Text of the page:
Understanding chemical reactions is key to building efficient sustainable energy solutions and converting solar energy into electricity. For this, researchers at the University of Notre Dame are modeling chemical reaction simulations by using a cloud-based IBM Quantum computer.
A study led by Mariya Vyushkova, quantum computing research specialist at Notre Dame’s Center for Research Computing (CRC), in collaboration with Barbara Jones, researcher in quantum computing applications for IBM Research, simulated how a chemical reaction outcome is controlled and how that impacts the conversion of energy. Students from DePaul University, Georgetown University, Illinois Institute of Technology, and Occidental College in Los Angeles also collaborated on the research.
This study is just one aspect of Notre Dame’s collaboration with IBM. In 2019, the University joined the IBM Q Network to support the advancement of quantum computing.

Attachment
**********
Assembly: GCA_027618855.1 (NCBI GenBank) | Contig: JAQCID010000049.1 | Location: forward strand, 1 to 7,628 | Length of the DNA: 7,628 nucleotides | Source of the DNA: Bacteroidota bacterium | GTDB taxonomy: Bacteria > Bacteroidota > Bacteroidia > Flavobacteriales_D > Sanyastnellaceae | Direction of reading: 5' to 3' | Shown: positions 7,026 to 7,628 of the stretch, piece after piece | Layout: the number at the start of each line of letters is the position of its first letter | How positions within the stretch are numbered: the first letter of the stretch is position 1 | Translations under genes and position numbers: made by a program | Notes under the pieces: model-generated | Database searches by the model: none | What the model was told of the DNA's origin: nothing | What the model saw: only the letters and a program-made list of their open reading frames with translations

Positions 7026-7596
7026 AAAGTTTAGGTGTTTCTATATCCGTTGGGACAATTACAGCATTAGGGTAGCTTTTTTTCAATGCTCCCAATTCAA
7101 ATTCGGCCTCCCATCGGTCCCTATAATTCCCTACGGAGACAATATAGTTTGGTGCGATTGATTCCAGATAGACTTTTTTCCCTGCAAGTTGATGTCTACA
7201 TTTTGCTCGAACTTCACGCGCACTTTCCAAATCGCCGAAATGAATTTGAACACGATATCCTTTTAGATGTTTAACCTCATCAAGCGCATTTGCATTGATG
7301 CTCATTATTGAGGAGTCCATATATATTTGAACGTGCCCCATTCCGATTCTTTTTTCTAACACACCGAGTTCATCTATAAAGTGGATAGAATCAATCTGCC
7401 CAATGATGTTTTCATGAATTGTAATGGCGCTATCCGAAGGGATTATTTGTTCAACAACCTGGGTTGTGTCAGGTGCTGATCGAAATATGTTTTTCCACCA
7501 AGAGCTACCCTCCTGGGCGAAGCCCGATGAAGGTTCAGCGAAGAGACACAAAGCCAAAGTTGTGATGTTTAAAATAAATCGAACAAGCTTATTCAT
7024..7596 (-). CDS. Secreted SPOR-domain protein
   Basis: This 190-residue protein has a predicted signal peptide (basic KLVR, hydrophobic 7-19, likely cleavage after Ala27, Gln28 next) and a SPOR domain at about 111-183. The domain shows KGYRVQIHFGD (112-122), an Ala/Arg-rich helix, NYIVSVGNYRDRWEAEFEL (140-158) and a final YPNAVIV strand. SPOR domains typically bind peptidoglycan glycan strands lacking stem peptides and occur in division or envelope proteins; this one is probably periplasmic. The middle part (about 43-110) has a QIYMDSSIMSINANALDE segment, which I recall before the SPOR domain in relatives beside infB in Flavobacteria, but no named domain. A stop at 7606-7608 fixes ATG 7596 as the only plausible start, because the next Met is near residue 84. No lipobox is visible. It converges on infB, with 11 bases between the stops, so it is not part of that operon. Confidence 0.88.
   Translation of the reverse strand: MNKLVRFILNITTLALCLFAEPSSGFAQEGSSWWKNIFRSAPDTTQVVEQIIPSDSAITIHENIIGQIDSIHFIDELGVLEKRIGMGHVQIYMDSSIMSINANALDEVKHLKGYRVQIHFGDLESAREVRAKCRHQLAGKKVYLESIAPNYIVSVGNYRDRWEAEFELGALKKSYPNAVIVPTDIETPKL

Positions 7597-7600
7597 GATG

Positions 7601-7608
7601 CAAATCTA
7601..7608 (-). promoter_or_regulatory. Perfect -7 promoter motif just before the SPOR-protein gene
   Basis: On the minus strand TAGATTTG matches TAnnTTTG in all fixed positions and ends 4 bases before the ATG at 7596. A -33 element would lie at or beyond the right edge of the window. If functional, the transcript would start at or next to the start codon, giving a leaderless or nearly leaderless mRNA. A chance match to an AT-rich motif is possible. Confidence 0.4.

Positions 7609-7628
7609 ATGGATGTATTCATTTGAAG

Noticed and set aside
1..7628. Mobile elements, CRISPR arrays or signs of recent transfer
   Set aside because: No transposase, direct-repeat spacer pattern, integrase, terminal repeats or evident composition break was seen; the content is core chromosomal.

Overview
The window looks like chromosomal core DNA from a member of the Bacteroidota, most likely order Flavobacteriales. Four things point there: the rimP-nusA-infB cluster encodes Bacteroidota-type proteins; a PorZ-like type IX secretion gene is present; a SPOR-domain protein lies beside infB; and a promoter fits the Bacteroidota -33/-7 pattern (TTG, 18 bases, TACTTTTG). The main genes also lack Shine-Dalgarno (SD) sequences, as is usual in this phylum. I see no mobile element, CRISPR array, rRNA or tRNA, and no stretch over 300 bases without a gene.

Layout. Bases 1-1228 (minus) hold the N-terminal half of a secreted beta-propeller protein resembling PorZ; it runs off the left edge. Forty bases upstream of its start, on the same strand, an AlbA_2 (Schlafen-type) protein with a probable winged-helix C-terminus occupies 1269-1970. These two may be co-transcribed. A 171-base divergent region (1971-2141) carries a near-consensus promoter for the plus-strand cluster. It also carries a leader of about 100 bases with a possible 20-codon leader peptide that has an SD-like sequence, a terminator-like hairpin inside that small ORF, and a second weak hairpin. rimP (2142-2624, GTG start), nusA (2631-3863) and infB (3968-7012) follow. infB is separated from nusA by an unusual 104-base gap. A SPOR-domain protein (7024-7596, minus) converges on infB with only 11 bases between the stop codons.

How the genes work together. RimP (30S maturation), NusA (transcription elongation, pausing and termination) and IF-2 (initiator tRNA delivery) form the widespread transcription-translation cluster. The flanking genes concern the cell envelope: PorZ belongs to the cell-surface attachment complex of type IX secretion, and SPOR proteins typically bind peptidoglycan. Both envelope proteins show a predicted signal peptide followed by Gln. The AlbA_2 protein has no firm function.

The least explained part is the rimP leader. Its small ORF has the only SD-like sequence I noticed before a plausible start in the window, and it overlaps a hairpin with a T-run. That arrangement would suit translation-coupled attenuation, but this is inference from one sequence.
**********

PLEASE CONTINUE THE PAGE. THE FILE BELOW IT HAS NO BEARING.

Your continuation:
To read more about this study, please visit https://www.ibm.com/blogs/research/2020/02/quantum-spin-chemistry/.
The CRC at the University of Notre Dame facilitates multidisciplinary discoveries through advanced computation, software engineering, data analysis, and other digital research tools. The center enhances the University’s innovative applications of cyberinfrastructure, provides support for interdisciplinary research and education, and conducts computational research. Comprised of four groups – the Center for Social Science Research, computational science, High Performance Computing, and software development – the CRC supports discoveries in science, engineering, the arts, the humanities, and the social sciences. To learn more about the center, please visit crc.nd.edu.
Brandi R. Wampler / Research Communications Specialist
Notre Dame Research / University of Notre Dame
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About Notre Dame Research:
The University of Notre Dame is a private research and teaching university inspired by its Catholic mission. Located in South Bend, Indiana, its researchers are advancing human understanding through research, scholarship, education, and creative endeavor in order to be a repository for knowledge and a powerful means for doing good in the world. For more information, please see research.nd.edu or @UNDResearch.